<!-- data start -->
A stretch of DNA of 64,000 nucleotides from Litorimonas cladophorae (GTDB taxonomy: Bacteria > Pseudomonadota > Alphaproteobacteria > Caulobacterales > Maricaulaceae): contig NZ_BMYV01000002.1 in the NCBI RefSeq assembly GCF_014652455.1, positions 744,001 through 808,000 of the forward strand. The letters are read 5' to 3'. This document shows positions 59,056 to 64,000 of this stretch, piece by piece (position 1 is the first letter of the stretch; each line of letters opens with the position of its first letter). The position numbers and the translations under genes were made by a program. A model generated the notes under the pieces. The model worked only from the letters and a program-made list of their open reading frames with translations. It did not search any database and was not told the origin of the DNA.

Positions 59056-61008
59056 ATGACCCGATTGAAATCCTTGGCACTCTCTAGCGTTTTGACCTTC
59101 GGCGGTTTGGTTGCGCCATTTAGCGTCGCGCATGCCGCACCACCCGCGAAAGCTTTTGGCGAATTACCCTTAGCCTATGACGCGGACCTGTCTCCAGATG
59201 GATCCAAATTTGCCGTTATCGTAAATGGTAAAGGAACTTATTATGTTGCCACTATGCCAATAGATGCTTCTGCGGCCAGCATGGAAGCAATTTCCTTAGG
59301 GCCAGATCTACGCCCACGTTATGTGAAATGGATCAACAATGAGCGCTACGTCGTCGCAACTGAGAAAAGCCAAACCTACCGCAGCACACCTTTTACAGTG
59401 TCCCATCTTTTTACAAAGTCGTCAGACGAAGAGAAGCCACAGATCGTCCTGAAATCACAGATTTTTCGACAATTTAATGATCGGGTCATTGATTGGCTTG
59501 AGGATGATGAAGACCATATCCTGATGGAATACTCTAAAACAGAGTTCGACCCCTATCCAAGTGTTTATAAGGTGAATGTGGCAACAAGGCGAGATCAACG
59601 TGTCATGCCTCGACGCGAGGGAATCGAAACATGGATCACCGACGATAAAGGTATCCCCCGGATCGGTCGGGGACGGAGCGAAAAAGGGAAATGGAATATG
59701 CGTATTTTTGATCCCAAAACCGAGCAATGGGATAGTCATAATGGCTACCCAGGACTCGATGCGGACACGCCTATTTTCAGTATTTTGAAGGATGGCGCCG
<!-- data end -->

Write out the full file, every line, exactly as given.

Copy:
A stretch of DNA of 64,000 nucleotides from Litorimonas cladophorae (GTDB taxonomy: Bacteria > Pseudomonadota > Alphaproteobacteria > Caulobacterales > Maricaulaceae): contig NZ_BMYV01000002.1 in the NCBI RefSeq assembly GCF_014652455.1, positions 744,001 through 808,000 of the forward strand. The letters are read 5' to 3'. This document shows positions 59,056 to 64,000 of this stretch, piece by piece (position 1 is the first letter of the stretch; each line of letters opens with the position of its first letter). The position numbers and the translations under genes were made by a program. A model generated the notes under the pieces. The model worked only from the letters and a program-made list of their open reading frames with translations. It did not search any database and was not told the origin of the DNA.

Positions 59056-61008
59056 ATGACCCGATTGAAATCCTTGGCACTCTCTAGCGTTTTGACCTTC
59101 GGCGGTTTGGTTGCGCCATTTAGCGTCGCGCATGCCGCACCACCCGCGAAAGCTTTTGGCGAATTACCCTTAGCCTATGACGCGGACCTGTCTCCAGATG
59201 GATCCAAATTTGCCGTTATCGTAAATGGTAAAGGAACTTATTATGTTGCCACTATGCCAATAGATGCTTCTGCGGCCAGCATGGAAGCAATTTCCTTAGG
59301 GCCAGATCTACGCCCACGTTATGTGAAATGGATCAACAATGAGCGCTACGTCGTCGCAACTGAGAAAAGCCAAACCTACCGCAGCACACCTTTTACAGTG
59401 TCCCATCTTTTTACAAAGTCGTCAGACGAAGAGAAGCCACAGATCGTCCTGAAATCACAGATTTTTCGACAATTTAATGATCGGGTCATTGATTGGCTTG
59501 AGGATGATGAAGACCATATCCTGATGGAATACTCTAAAACAGAGTTCGACCCCTATCCAAGTGTTTATAAGGTGAATGTGGCAACAAGGCGAGATCAACG
59601 TGTCATGCCTCGACGCGAGGGAATCGAAACATGGATCACCGACGATAAAGGTATCCCCCGGATCGGTCGGGGACGGAGCGAAAAAGGGAAATGGAATATG
59701 CGTATTTTTGATCCCAAAACCGAGCAATGGGATAGTCATAATGGCTACCCAGGACTCGATGCGGACACGCCTATTTTCAGTATTTTGAAGGATGGCGCCG